Emergency contraception is used to decrease the risk of pregnancy following unprotected sex or contraceptive failure. Also known as postcoital contraception or EC, the therapy works by preventing pregnancy from occurring and should be used as soon as possible following unprotected sexual intercourse.
The two main types of postcoital contraception are copper IUDs and emergency contraceptive pills, sometimes called “morning after pills”. The copper IUD is considered the most effective EC therapy and works by preventing the sperm from fertilizing the egg. A gynecologist or health care professional must insert the IUD within 5 days following unprotected sex. The copper IUD is effective for up to 10 years and can be removed by a gynecologist at any time when pregnancy is desired.
Side effects of the copper IUD include menstrual pain and bleeding, which typically decrease within the first year of use.
There are three kinds of emergency contraception pills: ulipristal, progestin-only and combined birth control pills. The pills should be taken immediately following intercourse, or for up to 5 days after.
Ulipristal changes the way progesterone works in the body to delay ovulation. The medication requires a prescription from an OBGYN or health care provider and, when taken correctly, is the most effective oral form of emergency contraception.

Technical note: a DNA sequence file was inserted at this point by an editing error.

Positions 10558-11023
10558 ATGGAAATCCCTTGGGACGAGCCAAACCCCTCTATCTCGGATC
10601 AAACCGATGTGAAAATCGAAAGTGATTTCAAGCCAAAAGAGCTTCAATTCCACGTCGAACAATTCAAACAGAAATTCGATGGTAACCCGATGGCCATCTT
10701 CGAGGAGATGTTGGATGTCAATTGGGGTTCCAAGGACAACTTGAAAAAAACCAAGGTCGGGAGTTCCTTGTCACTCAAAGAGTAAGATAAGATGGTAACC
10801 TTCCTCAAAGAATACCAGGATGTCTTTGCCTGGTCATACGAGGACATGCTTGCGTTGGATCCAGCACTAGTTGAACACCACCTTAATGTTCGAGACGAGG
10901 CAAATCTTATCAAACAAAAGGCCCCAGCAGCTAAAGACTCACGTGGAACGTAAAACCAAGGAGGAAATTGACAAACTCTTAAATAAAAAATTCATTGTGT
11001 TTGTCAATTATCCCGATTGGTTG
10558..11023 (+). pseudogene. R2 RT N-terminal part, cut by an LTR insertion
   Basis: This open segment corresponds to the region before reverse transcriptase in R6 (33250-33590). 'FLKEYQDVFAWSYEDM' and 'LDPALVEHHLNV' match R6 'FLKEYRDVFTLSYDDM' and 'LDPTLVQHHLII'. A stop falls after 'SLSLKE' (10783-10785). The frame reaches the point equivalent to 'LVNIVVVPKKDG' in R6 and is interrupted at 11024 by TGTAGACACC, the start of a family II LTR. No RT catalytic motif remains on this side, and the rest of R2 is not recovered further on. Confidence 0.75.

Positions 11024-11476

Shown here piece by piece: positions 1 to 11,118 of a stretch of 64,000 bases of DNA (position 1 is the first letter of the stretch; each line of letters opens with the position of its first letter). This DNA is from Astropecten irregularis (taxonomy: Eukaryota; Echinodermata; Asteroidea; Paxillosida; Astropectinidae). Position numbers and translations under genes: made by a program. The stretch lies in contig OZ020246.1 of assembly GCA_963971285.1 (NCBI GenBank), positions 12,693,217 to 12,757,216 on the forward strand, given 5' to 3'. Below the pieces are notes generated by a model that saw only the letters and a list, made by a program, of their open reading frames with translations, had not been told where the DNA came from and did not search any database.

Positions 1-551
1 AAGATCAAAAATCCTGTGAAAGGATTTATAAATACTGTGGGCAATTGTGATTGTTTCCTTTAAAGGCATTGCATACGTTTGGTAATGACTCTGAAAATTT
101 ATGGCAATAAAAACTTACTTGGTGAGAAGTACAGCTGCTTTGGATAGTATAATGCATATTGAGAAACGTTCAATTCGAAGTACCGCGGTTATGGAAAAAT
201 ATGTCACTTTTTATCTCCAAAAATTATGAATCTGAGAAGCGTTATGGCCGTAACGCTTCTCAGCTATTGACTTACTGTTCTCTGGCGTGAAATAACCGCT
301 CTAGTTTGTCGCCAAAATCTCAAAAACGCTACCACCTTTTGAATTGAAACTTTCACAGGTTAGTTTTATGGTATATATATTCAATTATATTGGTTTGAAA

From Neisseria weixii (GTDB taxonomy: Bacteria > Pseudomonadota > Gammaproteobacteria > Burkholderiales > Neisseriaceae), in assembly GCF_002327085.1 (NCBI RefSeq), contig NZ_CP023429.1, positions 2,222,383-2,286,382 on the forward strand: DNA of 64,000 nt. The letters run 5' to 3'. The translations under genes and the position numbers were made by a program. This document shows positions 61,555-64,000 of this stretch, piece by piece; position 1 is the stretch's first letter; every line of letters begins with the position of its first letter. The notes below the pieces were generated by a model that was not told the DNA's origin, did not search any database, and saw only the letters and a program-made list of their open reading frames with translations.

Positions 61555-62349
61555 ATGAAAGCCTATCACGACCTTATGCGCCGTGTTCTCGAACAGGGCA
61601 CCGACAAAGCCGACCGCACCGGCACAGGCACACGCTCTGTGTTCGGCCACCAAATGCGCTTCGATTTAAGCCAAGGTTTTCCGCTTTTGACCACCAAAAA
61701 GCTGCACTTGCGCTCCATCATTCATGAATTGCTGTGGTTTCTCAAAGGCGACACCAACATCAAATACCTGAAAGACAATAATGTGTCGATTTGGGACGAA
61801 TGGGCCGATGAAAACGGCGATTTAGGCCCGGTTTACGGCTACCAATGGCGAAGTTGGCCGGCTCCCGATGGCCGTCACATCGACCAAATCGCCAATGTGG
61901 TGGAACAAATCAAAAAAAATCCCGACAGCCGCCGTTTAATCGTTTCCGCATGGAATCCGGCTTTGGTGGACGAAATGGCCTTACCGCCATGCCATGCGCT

Progestin-only pills are available over-the-counter and can be purchased without a prescription. One pill is taken in a single dose and is considered moderately effective when taken within 5 days after intercourse. Effectiveness is increased if taken within 3 days following unprotected sex.
The third oral emergency contraception option is combined hormonal birth control pills. The pills, which contain both estrogen and progestin, are administered in two higher-than-average doses and are considered 75 percent effective at preventing pregnancy.
Side effects of emergency contraception pills include nausea, vomiting, headache, dizziness, and breast tenderness. Being overweight may decrease the effectiveness of EC pills.
It is important to note, no form of emergency contraception protects against sexually transmitted infections.